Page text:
Men and women who make profession in religious communities do so by making vows, usually, of poverty, chastity and obedience, committing themselves to God, and to live in community with each other. There are initial vows, then about five to nine years later, final or 'perpetual' vows are taken for life.
A man and a woman wishing to marry make a vow to each other before God, again, to commit themselves to each other for life.
I hope this answers your question.
The Sisters of Mercy website is at www.mercy.org.au and on the front page we read God's mercy to us is the heart of our service to others. Our gift as Sisters of Mercy is to know God's loving kindness and to share it with others.
Thank you for your question,
Thank you for your question.
A vocation is all about a calling to a particular way of life in the Church. This calling or vocation may be to married life, single life, Priesthood or to Religious Life as a sister or brother. However, every Christian has a vocation - we are all called to be disciples of Jesus, to holiness - which is about being the person God created me to be. How we do that will be unique and individual to each one of us.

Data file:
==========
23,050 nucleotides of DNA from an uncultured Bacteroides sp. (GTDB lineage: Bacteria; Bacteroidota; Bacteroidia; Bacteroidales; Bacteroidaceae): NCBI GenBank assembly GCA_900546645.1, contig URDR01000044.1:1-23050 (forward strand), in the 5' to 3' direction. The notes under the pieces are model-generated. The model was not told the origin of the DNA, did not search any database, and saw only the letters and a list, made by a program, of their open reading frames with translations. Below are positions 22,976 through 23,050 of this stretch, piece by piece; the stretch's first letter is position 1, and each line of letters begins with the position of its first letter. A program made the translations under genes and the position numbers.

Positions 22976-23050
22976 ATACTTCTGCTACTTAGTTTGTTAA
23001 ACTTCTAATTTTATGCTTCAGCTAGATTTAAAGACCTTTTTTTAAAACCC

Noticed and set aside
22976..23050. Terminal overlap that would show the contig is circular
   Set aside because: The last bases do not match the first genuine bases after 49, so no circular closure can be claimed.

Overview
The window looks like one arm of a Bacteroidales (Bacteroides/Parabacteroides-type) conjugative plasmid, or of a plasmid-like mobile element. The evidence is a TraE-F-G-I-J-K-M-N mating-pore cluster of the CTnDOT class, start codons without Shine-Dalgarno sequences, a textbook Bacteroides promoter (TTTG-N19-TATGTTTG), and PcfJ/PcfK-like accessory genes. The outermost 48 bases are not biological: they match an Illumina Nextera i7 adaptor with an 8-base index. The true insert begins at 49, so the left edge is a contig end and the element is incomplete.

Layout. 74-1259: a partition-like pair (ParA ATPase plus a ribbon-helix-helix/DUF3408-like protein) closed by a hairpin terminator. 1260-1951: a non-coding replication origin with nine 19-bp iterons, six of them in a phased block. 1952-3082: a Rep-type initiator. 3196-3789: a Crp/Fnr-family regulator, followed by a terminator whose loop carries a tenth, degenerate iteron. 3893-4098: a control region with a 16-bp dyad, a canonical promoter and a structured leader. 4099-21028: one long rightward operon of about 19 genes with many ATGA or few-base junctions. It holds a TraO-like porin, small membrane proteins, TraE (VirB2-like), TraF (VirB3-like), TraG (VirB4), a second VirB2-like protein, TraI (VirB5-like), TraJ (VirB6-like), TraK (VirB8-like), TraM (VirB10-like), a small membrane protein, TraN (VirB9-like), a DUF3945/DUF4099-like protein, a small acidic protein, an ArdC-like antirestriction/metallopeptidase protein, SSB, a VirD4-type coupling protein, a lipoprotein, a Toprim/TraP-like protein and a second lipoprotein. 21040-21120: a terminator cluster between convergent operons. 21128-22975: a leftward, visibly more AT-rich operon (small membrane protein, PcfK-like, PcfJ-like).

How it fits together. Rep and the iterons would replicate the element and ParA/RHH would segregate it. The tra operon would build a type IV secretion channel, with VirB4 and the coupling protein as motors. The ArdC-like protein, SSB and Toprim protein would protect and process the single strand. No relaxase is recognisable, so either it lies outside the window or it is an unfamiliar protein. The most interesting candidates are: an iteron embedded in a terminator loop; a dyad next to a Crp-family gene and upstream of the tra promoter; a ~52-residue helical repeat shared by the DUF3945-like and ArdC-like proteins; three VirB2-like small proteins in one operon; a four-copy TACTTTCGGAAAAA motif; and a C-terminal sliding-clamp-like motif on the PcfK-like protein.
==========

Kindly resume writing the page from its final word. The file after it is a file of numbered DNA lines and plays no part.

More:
My own vocation is to the Religious Life as a sister. Even though I have made this choice my journey of faith continues each day and each day I do my best to continue to say 'Yes' to what God is calling me to.
I hope this has been helpful Sarah.
Thank you for your question. Really, the major difference is as simple as saying that one group is made up of women and the other made up of men. Sisters and Brothers in the church live a similar lifestyle (in a Community), take similar vows (Poverty, Chastity, Obedience), pray in similar ways (together and privately), are involved in similar ministries (education, health care, working for the poor and disadvantaged), and have similar ministires (teachers, nurses, doctors, lawyers, social workers, cooks, secretaries, counsellors, spiritual directors, university lecturers, theologians, etc, etc). They bring to all these areas, though, a certain style / spirit / charism, coming from their particular Founder / Foundress. And so, each Religious Order, whether male or female, has a certain way of going about things, a certain 'feel' to it, that makes it slightly different to every other Religious Order in the Church - making each Order special and unique and a gift to the whole Church.
I suggest you visit our OzVocations website - www.catholicozvocations.org.au - I think you'll discover lots about sisters and brothers there, and the differences will become very clear to you.
I hope this answer helps.